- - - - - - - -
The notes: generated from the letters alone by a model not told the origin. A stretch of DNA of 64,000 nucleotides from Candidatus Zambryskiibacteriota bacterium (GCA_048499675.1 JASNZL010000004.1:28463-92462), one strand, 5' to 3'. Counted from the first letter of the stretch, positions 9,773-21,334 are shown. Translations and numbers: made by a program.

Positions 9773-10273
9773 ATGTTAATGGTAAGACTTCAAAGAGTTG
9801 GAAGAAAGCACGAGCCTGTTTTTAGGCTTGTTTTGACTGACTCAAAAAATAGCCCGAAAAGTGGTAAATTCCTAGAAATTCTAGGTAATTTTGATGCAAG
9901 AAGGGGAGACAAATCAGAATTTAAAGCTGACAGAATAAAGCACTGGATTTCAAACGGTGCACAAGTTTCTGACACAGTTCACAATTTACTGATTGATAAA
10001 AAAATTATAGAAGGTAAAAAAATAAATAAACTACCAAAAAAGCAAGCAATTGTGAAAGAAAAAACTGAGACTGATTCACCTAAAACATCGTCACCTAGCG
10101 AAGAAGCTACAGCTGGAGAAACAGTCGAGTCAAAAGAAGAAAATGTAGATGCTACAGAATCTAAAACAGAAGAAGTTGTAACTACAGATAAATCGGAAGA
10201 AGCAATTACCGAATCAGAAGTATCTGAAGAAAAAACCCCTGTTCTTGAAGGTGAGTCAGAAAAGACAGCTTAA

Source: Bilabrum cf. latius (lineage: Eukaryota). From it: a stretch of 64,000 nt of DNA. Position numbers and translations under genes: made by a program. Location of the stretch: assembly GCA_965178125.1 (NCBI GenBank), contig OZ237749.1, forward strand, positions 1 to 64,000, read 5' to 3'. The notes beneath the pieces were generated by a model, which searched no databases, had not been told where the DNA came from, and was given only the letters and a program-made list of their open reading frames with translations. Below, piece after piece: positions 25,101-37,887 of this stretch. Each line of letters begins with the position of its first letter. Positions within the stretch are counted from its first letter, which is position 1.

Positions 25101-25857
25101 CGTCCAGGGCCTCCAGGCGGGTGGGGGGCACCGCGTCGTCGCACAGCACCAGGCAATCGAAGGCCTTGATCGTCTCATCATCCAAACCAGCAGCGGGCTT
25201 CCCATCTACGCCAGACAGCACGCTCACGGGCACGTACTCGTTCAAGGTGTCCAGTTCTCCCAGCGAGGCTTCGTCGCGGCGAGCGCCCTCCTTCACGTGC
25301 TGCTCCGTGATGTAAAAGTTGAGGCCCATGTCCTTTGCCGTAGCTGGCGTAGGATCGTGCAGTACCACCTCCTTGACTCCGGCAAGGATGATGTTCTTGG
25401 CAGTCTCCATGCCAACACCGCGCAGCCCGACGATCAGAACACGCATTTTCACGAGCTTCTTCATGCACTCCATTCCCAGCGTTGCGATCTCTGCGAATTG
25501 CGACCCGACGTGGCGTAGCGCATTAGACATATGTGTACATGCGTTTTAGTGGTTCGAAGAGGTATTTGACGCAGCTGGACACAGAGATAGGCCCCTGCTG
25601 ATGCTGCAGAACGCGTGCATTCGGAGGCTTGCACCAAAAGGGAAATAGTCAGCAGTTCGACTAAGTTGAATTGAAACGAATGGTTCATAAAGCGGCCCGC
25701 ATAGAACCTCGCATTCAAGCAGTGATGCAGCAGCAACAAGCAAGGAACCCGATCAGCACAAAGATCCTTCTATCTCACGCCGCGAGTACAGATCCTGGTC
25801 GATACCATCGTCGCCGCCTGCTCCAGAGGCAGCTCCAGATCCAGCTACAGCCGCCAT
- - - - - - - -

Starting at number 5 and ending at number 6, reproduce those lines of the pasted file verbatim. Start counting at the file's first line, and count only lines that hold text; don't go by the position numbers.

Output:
9901 AAGGGGAGACAAATCAGAATTTAAAGCTGACAGAATAAAGCACTGGATTTCAAACGGTGCACAAGTTTCTGACACAGTTCACAATTTACTGATTGATAAA
10001 AAAATTATAGAAGGTAAAAAAATAAATAAACTACCAAAAAAGCAAGCAATTGTGAAAGAAAAAACTGAGACTGATTCACCTAAAACATCGTCACCTAGCG